TULSA - For the past 18 months, teen volunteers have been educating students and lobbying for tougher laws. Now the next phase of the campaign is underway.
A 30 second public service announcement soon hit the airwaves as part of "Generation TXT", a program sponsored by the Crime Commission.
Over the coming days, the PSA will begin airing on local television stations, as well as two minute music video that is being featured on the web. Both were created by students and they hope it will leave a lasting impression on teens.
Glade Inhofe is a volunteer with "Generation TXT". He wrote and starred in the "Generation TXT" music video and public service annoucement.
Inhofe hopes this new campaign will be more effective than traditional PSA's that try to scare teens away texting while driving.
He says, "Most of the PSA's we saw were scary and gory. We didn't think that was effective. So we decided on music because it reaches out to more people. People will remember a music video rather than another scary commercial."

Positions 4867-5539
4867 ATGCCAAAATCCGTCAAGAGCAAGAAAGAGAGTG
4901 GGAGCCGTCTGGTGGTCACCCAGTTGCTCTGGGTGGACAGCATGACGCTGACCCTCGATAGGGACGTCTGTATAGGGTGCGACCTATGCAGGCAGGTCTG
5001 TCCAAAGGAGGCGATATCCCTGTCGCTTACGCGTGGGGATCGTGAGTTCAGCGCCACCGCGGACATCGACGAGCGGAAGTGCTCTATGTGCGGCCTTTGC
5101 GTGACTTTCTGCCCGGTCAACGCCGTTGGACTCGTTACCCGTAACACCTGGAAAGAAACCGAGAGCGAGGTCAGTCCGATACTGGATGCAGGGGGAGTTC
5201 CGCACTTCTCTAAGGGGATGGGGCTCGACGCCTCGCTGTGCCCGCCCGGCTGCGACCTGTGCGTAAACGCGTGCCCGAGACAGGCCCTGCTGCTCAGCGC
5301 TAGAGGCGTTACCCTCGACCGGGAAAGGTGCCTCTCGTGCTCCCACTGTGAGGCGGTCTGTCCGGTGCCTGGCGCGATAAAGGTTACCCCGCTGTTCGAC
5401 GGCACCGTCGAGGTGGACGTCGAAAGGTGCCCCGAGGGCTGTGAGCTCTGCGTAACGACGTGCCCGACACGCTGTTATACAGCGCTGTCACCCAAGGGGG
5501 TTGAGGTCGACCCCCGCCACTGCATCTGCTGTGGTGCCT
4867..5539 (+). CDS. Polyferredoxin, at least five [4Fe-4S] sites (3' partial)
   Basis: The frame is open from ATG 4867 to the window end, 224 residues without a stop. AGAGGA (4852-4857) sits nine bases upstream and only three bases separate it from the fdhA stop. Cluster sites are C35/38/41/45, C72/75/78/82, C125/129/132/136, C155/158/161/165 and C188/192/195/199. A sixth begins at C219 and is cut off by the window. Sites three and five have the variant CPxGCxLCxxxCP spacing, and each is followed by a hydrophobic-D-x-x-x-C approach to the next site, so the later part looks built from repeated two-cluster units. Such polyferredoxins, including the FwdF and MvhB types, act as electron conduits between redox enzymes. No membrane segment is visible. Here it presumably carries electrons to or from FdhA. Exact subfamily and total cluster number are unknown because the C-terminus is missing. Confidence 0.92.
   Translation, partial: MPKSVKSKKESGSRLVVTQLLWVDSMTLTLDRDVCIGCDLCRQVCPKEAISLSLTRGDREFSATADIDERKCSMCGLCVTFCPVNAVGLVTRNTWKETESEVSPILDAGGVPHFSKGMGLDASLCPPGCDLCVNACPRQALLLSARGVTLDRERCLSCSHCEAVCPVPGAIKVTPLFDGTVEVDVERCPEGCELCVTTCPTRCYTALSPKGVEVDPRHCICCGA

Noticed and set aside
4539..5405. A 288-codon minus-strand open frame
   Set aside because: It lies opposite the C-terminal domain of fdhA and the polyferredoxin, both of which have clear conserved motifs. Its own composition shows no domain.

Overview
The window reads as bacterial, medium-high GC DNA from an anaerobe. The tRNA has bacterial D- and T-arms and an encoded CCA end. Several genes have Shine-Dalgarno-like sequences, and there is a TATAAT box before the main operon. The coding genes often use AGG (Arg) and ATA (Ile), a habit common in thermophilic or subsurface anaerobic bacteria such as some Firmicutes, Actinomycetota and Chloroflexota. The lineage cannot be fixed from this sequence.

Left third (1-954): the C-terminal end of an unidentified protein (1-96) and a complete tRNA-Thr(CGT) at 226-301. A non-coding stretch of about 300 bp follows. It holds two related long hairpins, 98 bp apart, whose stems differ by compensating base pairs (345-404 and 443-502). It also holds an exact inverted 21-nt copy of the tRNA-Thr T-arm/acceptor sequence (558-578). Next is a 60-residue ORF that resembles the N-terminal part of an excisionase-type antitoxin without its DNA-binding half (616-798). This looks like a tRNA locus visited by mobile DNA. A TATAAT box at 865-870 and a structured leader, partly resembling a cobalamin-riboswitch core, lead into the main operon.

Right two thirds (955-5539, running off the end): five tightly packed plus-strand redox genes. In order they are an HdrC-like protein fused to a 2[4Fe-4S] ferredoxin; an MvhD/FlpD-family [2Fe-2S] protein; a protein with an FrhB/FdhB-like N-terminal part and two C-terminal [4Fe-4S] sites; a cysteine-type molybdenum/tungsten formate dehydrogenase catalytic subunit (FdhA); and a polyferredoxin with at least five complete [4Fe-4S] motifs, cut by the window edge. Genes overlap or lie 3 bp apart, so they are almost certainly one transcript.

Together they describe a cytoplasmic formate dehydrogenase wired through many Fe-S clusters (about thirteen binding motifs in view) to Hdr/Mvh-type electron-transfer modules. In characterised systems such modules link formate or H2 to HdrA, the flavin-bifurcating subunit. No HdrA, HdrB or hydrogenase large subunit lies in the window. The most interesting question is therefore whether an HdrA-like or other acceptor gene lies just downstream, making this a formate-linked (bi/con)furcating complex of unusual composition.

According the Crime Commission, despite the warnings, nearly half of teens questioned in a recent poll admitted to texting while driving. Statistics also show that 21 percent of fatal accidents involving drivers ages 16 to 19 are the result of cell phone usage.
Carol Bush with the Crime Commission believes Generation TXT will be effective in reaching students, because the message is delivered by their peers.
She says, "What I love about this project is it's always hard to break a cycle. It takes a generation, especially when you are trying to change society. So anytime we have kids involved in who can get that message out, it's a good program."
Following Tuesday's event at OU Tulsa, in which the new campaign was unveiled, the Crime Commission says 22 teens signed up to be a part of "Generation TXT."
The Crime Commission hopes to see even more students get involved with the program at their schools next year.
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